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UP THE RIVER, written by Kathryn MacKay, John Corrigan and David Archibald with original music and lyrics by Mr. Archibald, is an entertaining up-date of the classic “Wind in the Willows.” Set on the St. Lawrence River, the initial familiar scene of Mole and Ratty, (who insists he’s a beaver), is actually played on the river, with the audience on the docks of the theatre. Composer Archibald entertains prior to the show.
The river set includes Mole’s house, the docks, a rowboat and a small island, complete with grass, a tree and clumps of cattails. Indoors Robin Fisher has designed a two-story Toad Hall that opens up for the weasel party, a train that morphs into a boat and a terrific car for toad. Her costumes are excellent and fun, especially all the spats, Florence’s boa, and Toad’s green outfit including his wallet.
Michelle Ramsay’s lighting is good, especially outdoors, and the clever indoor film sequence works very well. Simon Fon has done a nice job with the fights and flying, and you’d never know top-notch Stage Manager Jane Vanstone Osborn was a late addition to the production.
Four young actors have fun with multiple roles. Ashley Armstrong is a strong dancer and an excellent weasel, while Matthew Stewart does well not only as a weasel, but also a rabbit. As Otter, Scott Murray does well and makes a unique entrance and exit. Meredith Busteed has done a nice job with the weasel choreography and also makes a nifty rabbit.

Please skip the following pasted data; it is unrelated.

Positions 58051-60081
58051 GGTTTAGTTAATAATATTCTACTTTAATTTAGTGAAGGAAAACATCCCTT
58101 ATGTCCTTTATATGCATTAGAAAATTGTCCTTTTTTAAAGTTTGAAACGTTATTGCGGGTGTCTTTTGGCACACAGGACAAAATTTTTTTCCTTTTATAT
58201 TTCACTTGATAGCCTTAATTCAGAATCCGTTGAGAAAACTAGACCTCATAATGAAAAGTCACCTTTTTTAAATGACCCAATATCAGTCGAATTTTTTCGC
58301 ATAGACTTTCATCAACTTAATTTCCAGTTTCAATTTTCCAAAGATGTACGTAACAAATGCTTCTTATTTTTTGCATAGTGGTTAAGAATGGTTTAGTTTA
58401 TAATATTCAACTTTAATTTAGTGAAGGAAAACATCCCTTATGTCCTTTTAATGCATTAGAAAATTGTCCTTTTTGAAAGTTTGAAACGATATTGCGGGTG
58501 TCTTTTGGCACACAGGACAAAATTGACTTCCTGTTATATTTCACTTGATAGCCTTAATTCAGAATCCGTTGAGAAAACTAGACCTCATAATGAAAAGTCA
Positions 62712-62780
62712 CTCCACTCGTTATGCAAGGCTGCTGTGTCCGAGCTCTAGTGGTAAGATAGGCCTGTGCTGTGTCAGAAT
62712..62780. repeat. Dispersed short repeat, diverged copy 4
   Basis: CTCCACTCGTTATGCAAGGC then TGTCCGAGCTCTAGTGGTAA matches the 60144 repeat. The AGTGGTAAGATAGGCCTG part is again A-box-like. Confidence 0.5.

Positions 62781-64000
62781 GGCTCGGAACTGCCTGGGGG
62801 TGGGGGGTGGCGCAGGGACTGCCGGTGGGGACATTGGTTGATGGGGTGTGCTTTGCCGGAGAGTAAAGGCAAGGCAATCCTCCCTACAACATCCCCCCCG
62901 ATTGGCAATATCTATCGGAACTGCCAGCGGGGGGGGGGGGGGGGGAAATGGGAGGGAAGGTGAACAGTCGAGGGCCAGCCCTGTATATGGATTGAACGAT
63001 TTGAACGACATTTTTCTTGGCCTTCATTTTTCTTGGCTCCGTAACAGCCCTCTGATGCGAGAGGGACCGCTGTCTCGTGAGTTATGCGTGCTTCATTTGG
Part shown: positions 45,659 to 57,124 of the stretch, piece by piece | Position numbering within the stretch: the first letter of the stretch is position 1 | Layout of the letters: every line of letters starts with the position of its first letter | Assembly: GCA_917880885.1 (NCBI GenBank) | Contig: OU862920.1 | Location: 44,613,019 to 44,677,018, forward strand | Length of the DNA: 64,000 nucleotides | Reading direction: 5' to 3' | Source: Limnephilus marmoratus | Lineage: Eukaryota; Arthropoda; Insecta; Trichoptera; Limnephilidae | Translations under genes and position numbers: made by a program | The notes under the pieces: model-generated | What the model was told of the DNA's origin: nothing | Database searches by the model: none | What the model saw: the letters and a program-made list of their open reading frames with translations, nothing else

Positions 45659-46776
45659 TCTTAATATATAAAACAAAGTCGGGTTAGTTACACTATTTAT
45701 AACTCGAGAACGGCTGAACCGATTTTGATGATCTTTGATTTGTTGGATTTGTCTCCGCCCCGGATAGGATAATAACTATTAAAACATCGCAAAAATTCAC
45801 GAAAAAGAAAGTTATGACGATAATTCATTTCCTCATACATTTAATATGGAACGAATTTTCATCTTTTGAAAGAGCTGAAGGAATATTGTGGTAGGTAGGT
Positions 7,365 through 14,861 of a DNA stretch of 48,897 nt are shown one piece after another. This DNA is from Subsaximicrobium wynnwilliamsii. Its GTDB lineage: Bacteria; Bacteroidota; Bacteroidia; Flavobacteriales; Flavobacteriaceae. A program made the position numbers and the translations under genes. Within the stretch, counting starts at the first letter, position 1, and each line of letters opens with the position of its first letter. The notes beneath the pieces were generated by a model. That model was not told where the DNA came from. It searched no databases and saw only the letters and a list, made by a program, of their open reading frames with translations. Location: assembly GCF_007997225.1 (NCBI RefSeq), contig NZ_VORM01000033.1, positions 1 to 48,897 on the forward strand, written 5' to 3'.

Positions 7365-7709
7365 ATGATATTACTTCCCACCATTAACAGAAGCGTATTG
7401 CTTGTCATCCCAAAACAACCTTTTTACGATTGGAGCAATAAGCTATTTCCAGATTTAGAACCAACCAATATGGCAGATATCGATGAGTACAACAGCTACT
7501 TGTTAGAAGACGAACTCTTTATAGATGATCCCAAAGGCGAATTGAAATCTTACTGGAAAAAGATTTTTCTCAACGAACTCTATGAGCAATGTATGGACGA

Matthew John Lundvall is fine in a number of roles, especially as Badger and an indignant washerwoman. Sean C. Robertson makes a heroic Ratty, ready to attack with his hockey stick. He’s also good as Pirate Billy. Marcia Tratt is an absolute hoot as Florence. Her contest song with Toad is great fun and “Die Krote,” sung in “Gerbil” and translated by Badger, hilarious.
Timm Hughes is well cast as the egotistical Toad. His antic physical style fits the character perfectly and he’s especially funny on the train and boat. As Mole, Ramona Gilmour-Darling captures the wide-eyed naiveté of the character. She does a beautiful job on what I consider the best song in the show, “I Call It Home.” Joined by Ratty in a duet, I wish it had gone on longer, as it’s lovely and conveys one of the core messages of the story.
Speaking of songs, David Archibald has done a terrific job with the music both as composer and musical director, although some of the weasels’ rap is hard to understand. He plays various guitars, piano, a uke and even a couple of onstage characters. Choreographer Dana Tekatch has created lively choreography for the opening number and title song.
Director Kathryn MacKay has come up with inventive staging. I loved the hopping rabbit chorus, the weasels on the ropes, the washerwoman’s exit and much more. She’s mined the script for all the nuggets of humor, including some good groaner puns.
This is a lively, funny and fairly faithful re-telling of a beloved classic. There’s plenty there for adults, and kids will love it.
On a scale of one to five, both the material and the 1000 Islands Playhouse production of UP THE RIVER get four and one-third fish. For North Country Public Radio I’m Connie Meng.